Some Really Mammoth News

Naturalist David Brenzel has been even busier than usual at the mammoth dig site!  They’ve formed an interesting and important theory about our mammoths and he shares it with us. I’ve included a couple of his photos here; all eight are available on our Facebook page.

Indian Hills Community College Science Club digging at the mammoth excavation site.

Stratton Bond (left) and Brandy Millikin (right), Indian Hills Community College (Ottumwa) Science Club, September 21.

I’m just back from the Oskaloosa mammoth site–my 5th trip in a month. With school back in session, teacher demand is high to visit the site with students and experience digging first hand. The Indian Hills Community College (Ottumwa) Science Club came September 21.  Grinnell College brought their introductory geology class October 5. It was the Cornell College Archaeology Club October 12 with various teachers and naturalists sprinkled throughout. In-between, there’s been a parade of geologists trekking to the site to study the bones and test a new theory about how the mammoths ended up here. 

Dr. Deborah Waggett, Castleton State College, Vermont (right); on sabbatical for a year to study with Dr. Art Bettis UI Department of Geoscience (left).    Setting up a GPS base station at the mammoth site, October 2.

Dr. Deborah Waggett, Castleton State College, Vermont (right); on sabbatical for a year to study with Dr. Art Bettis UI Department of Geoscience (left). Setting up a GPS base station at the mammoth site, October 2.

It has been said get three UI geology professors in a room and ask their opinions and you’ll get four, so it’s remarkable Dr’s. Art Bettis, Frank Weirich and Holmes Semken, Jr. have come to consensus about the origin of the bones. The fossil bed has always been noteworthy for its depth of 2+ feet. The bones weren’t buried flat on the ground, some are standing almost straight up! We’ve long assumed they eroded from their primary deposit and were transported to the site in a flood, where they were dumped into a deep pool. But looking at the layers of sediment we exposed in the course of digging over the summer, the professors developed a new theory: that we have discovered a deep ancient spring that drew these elderly woolly mammoths to it to die. Like some professors coincidentally, their teeth were worn, they couldn’t chew very well and were hungry all the time, but at least they weren’t thirsty. So we’re no longer searching for a primary deposit–we’re in it! The new game plan: trace the shoreline of the pool around this ice age spring to find the missing bones. The landowner has multiple springs emerging from the same geological stratum for about 300 feet along his creek. They are all worth checking for fossils.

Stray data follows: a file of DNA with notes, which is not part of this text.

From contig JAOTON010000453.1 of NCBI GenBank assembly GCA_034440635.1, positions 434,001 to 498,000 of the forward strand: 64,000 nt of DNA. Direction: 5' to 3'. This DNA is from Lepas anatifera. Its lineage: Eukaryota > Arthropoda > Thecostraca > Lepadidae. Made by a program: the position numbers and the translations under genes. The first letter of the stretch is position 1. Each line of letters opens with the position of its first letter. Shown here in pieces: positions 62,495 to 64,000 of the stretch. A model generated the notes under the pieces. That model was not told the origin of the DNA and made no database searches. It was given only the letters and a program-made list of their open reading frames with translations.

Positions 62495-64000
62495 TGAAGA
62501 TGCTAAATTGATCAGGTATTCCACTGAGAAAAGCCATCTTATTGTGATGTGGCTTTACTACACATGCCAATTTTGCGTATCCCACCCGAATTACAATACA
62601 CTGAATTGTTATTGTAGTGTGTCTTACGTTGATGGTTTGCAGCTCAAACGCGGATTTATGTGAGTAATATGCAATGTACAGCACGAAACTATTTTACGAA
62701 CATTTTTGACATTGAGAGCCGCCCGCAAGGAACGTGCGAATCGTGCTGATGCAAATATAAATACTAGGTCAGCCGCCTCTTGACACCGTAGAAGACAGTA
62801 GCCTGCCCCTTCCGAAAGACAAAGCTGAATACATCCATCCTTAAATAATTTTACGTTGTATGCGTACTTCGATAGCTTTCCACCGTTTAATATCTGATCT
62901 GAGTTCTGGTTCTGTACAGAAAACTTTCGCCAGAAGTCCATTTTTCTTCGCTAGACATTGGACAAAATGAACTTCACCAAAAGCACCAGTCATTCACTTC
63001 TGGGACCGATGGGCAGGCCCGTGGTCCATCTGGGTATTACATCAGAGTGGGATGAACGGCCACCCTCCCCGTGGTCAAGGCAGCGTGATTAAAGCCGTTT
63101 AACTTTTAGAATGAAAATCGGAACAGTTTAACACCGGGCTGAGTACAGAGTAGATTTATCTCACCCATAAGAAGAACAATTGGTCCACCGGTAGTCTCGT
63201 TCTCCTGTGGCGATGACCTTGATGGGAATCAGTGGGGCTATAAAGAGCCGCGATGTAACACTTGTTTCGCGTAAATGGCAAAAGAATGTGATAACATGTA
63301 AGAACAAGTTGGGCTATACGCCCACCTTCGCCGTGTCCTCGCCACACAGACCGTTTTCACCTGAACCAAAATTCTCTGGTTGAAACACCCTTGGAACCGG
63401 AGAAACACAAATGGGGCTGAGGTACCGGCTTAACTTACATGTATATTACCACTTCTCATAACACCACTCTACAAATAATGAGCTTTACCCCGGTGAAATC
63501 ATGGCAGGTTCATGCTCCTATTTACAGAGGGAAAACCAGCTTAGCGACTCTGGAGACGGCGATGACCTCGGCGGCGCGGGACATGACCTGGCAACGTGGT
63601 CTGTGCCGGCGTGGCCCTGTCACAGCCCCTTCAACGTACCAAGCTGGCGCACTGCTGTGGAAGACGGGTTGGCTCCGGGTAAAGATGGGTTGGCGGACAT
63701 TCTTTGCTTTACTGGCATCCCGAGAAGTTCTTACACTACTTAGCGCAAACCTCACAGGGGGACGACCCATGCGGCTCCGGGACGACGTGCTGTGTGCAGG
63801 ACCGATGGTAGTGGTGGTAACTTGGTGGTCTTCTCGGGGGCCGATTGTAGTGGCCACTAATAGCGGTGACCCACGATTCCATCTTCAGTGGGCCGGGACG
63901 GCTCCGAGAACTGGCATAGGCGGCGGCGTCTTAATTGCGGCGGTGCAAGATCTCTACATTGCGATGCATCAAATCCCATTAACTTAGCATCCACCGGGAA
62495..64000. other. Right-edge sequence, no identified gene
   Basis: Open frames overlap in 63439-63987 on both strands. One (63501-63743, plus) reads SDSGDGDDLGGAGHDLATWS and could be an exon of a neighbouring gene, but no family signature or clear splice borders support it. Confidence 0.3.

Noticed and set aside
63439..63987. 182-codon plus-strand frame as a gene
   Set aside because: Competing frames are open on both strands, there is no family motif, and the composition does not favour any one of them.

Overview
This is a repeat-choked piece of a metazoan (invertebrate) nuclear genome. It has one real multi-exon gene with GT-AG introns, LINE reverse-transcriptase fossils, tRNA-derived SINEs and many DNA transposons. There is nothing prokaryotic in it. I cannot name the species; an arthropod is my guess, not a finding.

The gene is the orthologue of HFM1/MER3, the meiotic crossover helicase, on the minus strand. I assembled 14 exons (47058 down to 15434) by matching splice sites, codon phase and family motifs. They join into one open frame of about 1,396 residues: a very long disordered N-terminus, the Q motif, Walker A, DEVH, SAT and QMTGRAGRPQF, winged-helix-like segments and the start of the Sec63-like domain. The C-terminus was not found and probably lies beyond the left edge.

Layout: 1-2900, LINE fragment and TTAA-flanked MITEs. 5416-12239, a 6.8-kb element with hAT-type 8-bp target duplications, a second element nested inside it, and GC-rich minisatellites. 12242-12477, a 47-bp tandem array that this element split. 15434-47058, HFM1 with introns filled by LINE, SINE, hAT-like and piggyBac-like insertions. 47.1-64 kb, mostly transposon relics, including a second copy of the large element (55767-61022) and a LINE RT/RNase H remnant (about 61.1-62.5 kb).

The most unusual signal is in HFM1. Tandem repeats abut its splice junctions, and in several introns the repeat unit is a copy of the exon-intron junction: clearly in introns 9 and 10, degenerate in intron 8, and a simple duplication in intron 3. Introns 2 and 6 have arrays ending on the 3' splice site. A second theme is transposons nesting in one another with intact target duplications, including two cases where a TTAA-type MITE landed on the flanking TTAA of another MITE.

Dr. Chris Widga, Illinois State Museum (left) with Dr. Holmes Semken, Jr. (right) examining gnaw-marks on a mammoth tibia (shin bone).

Dr. Chris Widga, Illinois State Museum (left) with Dr. Holmes Semken, Jr. (right) examining gnaw-marks on a mammoth tibia (shin bone).

Last week we hosted a visit by Dr. Chris Widga, assistant curator of geology, Illinois State Museum, and expert on ice age megafauna. He confirmed we’ve discovered three individuals–all woolly mammoths, likely two old bulls and an aging female. That makes the site unique in the Midwest.  It’s not unusual to find multiple mammoth remains in a gravel pit, but those bones have been transported a long distance and are far removed from their sites of origin. We know our mammoths lived right here and are buried with the evidence of a wider ice age community. There’s a treasure chest of ecological information here about mammoth times (e.g. seeds, wood, pollen) and years of digging and research fun ahead determining how these incredible beasts lived.

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